As the industry’s fortunes improve, Norman Y. Mineta San Jose International Airport hopes to enjoy profitability.
San Jose International Airport Communications Manager Jill Stone advises travelers to check with airlines directly for the latest itinerary updates before hitting the terminal.JW_PNW Shutterstock
Expect long lines at the airport this holiday season, a hopeful sign that things are returning to pre-COVID normalcy after years of turbulence.
The commercial airline industry suffered great economic losses throughout the pandemic, due to flight restrictions and overall fear of flying. According to the trade association Airports Council International, global air travel numbers aren’t expected to reach 2019 levels for another two years at least, despite steadily growing demand post-COVID. The association’s October advisory predicts that 6.8 billion travelers will board planes this year, representing a loss of 33% compared to the projected baseline, which is 74% of 2019 levels.
While airline financial performance is expected to improve in all regions of the world this year, according to the International Air Transport Association, North America is the only region expected to return to profitability.
Norman Y. Mineta San Jose International Airport expects to enjoy some of that profitability, said airport Communications Manager Jill Stone, adding that the airport does “expect to be busy during the upcoming holiday season.” The airport has seen numbers gradually increase—300,000 passengers passed through its gates from Nov. 19 through Nov. 28 last year, and the airport expects even more this Thanksgiving holiday.
High-volume passenger predictions are supported by airfare ticketing app Hopper. Based on a sitewide survey, Hopper says that “more than half of Americans plan to travel for one or both of the holidays this year, with 70% of travelers planning to visit friends and family.”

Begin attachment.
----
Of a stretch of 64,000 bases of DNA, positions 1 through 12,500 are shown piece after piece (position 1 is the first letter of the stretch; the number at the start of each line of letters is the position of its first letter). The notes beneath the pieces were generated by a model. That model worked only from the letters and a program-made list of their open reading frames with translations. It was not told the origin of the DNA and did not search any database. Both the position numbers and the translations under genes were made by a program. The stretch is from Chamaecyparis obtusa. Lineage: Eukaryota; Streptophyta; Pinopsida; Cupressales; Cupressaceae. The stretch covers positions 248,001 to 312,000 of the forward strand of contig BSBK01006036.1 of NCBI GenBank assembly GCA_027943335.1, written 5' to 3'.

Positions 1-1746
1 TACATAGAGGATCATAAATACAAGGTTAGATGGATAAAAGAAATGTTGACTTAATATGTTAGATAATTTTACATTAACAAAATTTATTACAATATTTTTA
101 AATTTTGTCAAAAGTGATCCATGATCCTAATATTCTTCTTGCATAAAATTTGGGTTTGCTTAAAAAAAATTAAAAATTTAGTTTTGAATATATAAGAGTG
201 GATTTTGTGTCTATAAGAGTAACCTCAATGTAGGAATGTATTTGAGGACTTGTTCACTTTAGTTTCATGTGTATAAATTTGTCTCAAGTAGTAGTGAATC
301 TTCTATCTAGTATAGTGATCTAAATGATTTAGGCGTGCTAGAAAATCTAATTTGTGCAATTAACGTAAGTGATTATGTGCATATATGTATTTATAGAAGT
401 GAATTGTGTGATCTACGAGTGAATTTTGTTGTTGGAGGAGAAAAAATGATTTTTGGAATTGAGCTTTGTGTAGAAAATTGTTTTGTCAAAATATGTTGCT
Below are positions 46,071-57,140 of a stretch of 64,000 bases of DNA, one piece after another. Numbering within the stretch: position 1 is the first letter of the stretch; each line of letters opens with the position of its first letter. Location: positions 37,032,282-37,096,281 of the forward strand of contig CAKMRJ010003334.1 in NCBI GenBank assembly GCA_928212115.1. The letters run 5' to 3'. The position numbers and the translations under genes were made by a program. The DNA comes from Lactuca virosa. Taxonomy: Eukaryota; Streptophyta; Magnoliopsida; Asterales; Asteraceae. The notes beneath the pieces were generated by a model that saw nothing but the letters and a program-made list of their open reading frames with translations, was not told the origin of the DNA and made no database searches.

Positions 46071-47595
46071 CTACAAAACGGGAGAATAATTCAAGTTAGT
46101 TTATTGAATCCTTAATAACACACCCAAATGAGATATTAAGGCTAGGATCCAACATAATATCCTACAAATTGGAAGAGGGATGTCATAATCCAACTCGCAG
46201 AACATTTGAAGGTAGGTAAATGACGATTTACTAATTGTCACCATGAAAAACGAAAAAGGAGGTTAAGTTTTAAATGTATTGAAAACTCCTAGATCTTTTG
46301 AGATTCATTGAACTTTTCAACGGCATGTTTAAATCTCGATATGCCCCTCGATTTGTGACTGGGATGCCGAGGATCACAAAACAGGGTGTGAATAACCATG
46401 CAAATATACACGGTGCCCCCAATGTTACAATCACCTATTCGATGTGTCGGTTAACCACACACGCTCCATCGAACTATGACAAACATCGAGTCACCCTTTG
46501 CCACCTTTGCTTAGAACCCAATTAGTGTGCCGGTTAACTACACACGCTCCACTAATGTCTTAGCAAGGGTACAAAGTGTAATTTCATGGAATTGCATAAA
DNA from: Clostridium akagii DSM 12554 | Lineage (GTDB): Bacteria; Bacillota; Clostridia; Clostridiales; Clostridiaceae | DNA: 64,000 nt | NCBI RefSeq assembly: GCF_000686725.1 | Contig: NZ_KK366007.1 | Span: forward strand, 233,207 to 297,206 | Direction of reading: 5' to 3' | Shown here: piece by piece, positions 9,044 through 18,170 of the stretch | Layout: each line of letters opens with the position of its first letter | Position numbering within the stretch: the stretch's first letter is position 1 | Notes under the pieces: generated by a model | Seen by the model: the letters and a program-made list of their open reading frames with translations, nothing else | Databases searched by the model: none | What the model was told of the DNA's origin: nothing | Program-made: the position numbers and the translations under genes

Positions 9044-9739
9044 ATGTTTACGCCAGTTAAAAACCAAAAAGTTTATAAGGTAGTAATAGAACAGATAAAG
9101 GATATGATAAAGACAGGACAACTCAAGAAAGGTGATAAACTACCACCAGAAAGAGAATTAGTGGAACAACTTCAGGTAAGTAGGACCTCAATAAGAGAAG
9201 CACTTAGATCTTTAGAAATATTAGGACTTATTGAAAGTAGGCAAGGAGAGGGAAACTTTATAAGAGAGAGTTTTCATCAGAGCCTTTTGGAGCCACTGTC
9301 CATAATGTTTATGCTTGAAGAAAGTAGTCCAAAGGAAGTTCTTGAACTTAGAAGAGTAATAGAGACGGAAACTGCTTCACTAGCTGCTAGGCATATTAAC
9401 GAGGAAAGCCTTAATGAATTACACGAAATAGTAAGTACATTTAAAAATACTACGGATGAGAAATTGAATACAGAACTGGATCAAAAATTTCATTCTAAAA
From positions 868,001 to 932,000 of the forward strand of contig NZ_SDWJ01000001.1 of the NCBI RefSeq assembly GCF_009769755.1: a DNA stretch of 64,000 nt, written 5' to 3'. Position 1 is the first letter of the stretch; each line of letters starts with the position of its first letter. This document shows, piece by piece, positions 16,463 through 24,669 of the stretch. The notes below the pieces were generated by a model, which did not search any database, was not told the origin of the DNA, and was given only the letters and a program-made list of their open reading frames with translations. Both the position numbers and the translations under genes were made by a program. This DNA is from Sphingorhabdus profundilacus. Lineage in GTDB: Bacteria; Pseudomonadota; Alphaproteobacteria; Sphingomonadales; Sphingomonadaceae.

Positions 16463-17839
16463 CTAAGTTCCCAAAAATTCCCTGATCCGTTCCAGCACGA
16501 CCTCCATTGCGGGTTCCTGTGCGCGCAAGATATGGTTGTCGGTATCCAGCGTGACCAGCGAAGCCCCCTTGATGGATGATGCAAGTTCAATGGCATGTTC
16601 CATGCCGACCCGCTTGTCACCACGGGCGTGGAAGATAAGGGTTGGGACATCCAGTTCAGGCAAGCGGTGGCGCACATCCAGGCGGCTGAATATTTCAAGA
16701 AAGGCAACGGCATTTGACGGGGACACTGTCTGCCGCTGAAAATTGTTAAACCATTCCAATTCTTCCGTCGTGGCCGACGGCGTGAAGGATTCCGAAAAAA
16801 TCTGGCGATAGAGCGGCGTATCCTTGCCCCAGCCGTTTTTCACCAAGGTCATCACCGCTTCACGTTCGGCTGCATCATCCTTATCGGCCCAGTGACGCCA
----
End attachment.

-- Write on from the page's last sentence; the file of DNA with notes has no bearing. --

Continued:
Stone said that passengers should prepare accordingly.
“While we expect flight operations at SJC to be smooth during the holiday season and winter months, disruptions are always a possibility,” she said. “As always we suggest travelers check with their airline directly before heading to the airport for the latest updates to their itinerary. When heading to the airport, be sure to allow plenty of time as lines may be longer—especially as more people are coming back to air travel than have in the past couple years.”
She recommends arriving two hours early for domestic flights, and three hours early for international flights. COVID vaccine requirements still vary by country, so travelers should check with their airline and the public health authority at their destination for applicable details and safety requirements.
Unfortunately, higher demand leads to higher prices. CBS News reported that this was the biggest complaint from flyers this year—trumping concerns over rapidly changing safety precautions, delays and cancellations, and less-than-agreeable passengers that seem to have dominated social media lately.
Still, with gas prices trending well above the national average in the Golden State, Californians may opt to fly rather than drive this holiday season.